Carl's response was excellent and definitely warrants reading before mine. Having said that:
Before buying a board, I would recommend considering two points carefully:
- Which vendor are you tying yourself to? Are you happy with their tools? This may not be such a big deal if you're putting up $50 for that Avnet board, but if you're shelling out $2k for an ML605 board, you should probably try out Xilinx's tools first. All major vendors offer free versions of their tools online: Xilinx, Altera, Lattice, Actel
What sort of applications do you want to hack at and what sort of peripheral support do they need? Do you want DDR RAM or SRAM? VGA or component video? Do you want a character LCD or a video LCD or neither? AC'97 audio? Do you want Ethernet and, if so, do you care if it's 10/100 or gigabit? Do you want PCI or PCI-E? How about USB?
If, for example, your goal is to use FPGAs to accelerate some application running on a host PC, you need to consider how you'll get data to and from the FPGA, including what sort of bandwidth and latency characteristics you'd like, and what sort of software support you can expect on the host PC side. There's a great-looking module from Opal Kelley that addresses the host-to-FPGA issue.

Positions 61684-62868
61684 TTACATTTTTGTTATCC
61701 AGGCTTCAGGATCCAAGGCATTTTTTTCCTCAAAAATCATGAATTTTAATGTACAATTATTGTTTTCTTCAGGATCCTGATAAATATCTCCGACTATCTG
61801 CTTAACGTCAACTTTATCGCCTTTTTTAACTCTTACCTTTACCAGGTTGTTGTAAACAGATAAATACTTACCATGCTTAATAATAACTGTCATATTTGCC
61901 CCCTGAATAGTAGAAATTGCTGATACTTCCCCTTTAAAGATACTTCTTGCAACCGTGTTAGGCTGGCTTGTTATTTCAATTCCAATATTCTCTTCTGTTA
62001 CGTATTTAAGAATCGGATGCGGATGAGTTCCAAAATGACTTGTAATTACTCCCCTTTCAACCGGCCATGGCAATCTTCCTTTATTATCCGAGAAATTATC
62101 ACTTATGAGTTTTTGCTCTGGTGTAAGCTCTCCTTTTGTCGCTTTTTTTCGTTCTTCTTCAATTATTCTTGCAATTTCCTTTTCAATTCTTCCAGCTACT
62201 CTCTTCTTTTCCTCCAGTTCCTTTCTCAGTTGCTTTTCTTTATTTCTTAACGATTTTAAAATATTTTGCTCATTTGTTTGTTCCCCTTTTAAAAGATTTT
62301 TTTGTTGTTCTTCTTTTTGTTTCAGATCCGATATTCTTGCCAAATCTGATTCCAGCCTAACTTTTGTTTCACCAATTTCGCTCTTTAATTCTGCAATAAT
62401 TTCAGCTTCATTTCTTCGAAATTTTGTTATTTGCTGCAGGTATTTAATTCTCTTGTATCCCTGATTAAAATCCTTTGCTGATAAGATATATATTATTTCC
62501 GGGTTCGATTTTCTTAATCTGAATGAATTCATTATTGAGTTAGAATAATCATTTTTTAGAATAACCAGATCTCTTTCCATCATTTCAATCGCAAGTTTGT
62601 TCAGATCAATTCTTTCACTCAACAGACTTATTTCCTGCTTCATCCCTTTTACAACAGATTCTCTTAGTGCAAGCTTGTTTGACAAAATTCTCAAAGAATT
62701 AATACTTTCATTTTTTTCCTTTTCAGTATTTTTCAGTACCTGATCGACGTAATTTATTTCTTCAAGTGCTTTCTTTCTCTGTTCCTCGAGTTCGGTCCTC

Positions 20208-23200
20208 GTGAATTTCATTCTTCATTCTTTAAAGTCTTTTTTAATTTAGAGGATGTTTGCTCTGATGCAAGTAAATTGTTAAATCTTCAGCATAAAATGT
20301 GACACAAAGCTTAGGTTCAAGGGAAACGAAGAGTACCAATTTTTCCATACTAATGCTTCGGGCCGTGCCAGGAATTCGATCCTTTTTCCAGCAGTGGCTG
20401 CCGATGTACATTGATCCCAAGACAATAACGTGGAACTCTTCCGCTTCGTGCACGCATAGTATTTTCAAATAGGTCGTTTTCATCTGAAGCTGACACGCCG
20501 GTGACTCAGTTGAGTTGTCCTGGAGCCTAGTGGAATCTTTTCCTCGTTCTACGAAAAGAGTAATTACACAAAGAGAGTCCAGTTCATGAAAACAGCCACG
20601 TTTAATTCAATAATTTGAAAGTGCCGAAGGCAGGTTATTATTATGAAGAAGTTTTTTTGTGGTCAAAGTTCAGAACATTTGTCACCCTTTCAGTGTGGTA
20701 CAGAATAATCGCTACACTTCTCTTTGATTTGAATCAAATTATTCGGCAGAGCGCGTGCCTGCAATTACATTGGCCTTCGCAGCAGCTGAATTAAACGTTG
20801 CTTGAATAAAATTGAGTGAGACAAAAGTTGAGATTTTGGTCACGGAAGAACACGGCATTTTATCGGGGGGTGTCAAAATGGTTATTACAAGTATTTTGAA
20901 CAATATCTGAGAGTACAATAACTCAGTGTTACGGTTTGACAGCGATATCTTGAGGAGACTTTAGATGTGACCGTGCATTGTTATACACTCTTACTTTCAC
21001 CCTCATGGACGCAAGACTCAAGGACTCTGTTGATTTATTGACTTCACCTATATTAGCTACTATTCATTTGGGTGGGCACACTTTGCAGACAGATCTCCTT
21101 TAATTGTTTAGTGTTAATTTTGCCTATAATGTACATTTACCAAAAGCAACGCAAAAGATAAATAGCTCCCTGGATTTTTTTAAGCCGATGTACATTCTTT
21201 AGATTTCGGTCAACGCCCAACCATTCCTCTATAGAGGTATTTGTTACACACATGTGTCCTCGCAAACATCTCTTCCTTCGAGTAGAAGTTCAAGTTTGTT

In short, you don't want to shell out a bunch of money to get stuck with a board that doesn't really meet your expectations. If your goal is simply to experience what it's like to design for an FPGA, the cheapest possible board (i.e., the $50 Avnet Spartan board) is probably your best bet.
Again, I would absolutely recommend downloading the vendors' free tools and working through some tutorials before buying a board.
If you're interested in learning VHDL and/or Verilog independent of the FPGA domain, there are open source simulators for each: Icarus and Alliance. There's also a free version of ModelSim. I'm not aware of a free option that supports mixed-language simulation.
Regarding portability between boards, I tend to disagree with Carl insofar as I think portability can be a big issue. Moving between vendors introduces a lot of problems, ranging from the nuisance of unfamiliar tools to the headache of incompatible or nonexistent IP. Switching boards could mean different, incompatible peripheral chips (e.g., moving from a board with DDR to a board with DDR2 will require a new memory controller). The concepts you learn will definitely be portable; large parts of your designs may also be portable; the integrated system, however, will not be.
The largest barriers will exist when switching between vendors: keep in mind that the FPGA industry is a well-established oligopoly and the leading vendors have a vested interest in preventing their clients from moving to the competition.
On the language front, I also prefer Verilog, mostly because it's more succinct. I've been told that Verilog is more common in North America whereas VHDL is more common in Europe. VHDL also seems to be favoured in defense (possible due to its similarities to Ada). When you're reading about Verilog and VHDL, try to keep in mind that they are event-driven simulation languages that are being used for synthesis -- that is, large portions of the language are only meaningful for simulation and are inefficient or impossible to synthesize.